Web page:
The Report Writer: letters, faxes and emails (Version 4)
|Clarity Language Consultants Ltd.||
|HK Office: PO Box 163, Sai Kung, Hong Kong.|
|Tel: (852) 2791-1787 Fax: (852) 2791-6484|
|UK Office: PO Box 625, Godalming GU7 1ZR, UK.|
|Tel: (44) 0845 130 5627 Fax: (44) 0845 130 5647|
|Minimum System Requirements:|
|Windows: 486/33MHz or higher with 8MB RAM; Windows 98/NT/2000/ME/XP (XP requires downloading and installation of a minor upgrade from the above web site); SVGA 256-color display; 3MB available hard disk space; mouse; any Windows-compatible printer.|
|Macintosh: no Macintosh version is available.|
|Network: compatible with all major network software.|
The Report Writer: letters, faxes and emails (Version 4) is one CD in a series of three ‘The Report Writer’ CD-ROM titles from Clarity Language Consultants Ltd. designed to develop the writing skills of professional and business people, and Intermediate to Advanced English language learners interested in creating written documents for business communication. The program is primarily for learners to use for self-study, although a network version is also available, and much of the material may be printed out and used in the classroom. On the whole, this software’s design features are good, and it caters to some aspects of second language acquisition such as providing for learner autonomy and facilitating comprehension of semantic and syntactic aspects of input. However, it does suffer from a lack of content related to promoting interaction, providing adequate practice activities and feedback, and stimulating and motivating the user. [-1-]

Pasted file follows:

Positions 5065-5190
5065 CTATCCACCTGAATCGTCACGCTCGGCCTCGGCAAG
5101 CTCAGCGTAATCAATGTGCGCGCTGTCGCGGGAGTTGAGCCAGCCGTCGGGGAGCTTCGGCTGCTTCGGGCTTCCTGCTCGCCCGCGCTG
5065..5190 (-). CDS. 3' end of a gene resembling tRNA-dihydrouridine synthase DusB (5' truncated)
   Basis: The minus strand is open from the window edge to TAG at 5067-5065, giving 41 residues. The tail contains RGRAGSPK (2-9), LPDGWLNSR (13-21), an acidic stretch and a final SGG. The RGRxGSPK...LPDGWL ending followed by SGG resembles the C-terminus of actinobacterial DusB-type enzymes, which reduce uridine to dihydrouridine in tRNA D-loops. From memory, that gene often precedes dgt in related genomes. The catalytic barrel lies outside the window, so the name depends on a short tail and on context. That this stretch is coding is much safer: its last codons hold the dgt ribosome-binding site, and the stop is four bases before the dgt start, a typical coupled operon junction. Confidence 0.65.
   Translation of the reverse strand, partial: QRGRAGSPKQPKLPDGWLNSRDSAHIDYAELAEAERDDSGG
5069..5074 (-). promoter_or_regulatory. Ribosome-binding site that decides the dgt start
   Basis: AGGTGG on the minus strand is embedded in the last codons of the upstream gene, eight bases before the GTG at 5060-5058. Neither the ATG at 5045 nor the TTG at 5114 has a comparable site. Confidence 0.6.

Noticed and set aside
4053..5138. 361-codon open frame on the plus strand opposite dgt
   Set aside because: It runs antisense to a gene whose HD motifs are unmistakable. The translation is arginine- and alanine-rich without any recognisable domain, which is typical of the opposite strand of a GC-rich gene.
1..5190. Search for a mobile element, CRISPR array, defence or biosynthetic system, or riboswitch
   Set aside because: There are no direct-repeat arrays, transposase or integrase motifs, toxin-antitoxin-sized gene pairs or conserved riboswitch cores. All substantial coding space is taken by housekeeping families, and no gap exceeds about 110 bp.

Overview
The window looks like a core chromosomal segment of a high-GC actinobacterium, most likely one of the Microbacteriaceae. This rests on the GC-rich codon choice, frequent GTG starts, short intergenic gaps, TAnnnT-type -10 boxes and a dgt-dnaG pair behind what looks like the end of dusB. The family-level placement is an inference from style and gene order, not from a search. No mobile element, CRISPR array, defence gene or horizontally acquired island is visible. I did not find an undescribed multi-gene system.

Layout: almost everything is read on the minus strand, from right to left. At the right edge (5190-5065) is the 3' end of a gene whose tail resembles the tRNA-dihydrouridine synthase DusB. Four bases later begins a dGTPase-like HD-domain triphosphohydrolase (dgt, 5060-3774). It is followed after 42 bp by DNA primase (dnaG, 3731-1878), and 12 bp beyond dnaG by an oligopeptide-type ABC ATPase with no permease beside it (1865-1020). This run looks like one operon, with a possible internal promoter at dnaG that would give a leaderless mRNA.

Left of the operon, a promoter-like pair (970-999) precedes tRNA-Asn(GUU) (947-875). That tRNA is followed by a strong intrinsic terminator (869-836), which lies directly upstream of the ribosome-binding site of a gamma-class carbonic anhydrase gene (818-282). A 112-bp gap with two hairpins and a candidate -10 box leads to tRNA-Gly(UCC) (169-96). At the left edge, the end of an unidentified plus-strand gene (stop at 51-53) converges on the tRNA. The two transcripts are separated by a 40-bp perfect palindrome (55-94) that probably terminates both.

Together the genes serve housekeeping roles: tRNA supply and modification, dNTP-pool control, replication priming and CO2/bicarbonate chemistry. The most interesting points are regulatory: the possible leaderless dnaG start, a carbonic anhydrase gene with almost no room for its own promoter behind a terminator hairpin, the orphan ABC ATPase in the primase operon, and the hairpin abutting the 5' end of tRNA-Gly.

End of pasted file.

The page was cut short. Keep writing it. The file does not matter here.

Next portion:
The Report Writer: letters, faxes and emails (Version 4) is easy to install and no other hardware or software needs to be purchased to support it. Information is clearly presented on the screen in a variety of colours: Violet indicates help notes about the text, blue indicates useful language, and black indicates example text (a colour key indicates this in the Letter Bank). Importantly, only small amounts of text are presented on each screen. Also, written work can be easily saved and printed out. The software is compatible with a range of word processors: MS Word is the standard Microsoft word processor and is the default application used by the program. If MS Word is not installed or a quicker and easier word processor is required, the program’s ‘Simple Editor’ is useful, but only font formatting is available. The ‘Other Editor’ feature allows the program to be used with other applications by using a particular file extension. Useful drop down menus are available which make navigation straightforward, and prompts are clear and concise.
The Report Writer: Letters, faxes and emails (Version 4) consists of seven units focusing on the following letter types: complaints, apologies, enquiries for information, responses to an enquiry, job applications, debt collection, and giving information (e.g., change of address). Each unit has six layers of support provided (these are explained in the program’s Contents page via Help).
- A Letter Bank which provides a choice of five examples of model texts with help notes about each text and useful language highlighted:
- A Letter Guide that provides answers and advice with regard to the purpose of the letter, do’s and don’ts for the writer, examples of useful language, points to think about before and after writing, and sentence error analysis:
- A Style Guide which raises and discusses questions related to various points of grammar, style, and layout accompanied by two short multiple-choice tests on one aspect of grammar and one aspect of style:
- A Process Guide that provides help on the writing process from the pre-writing stage through to the final draft stage:
- A Writer’s Checklist that enables writers to check off each stage of the writing process as it is completed as well as note any common writing problems identified through self-evaluative comparison with model texts: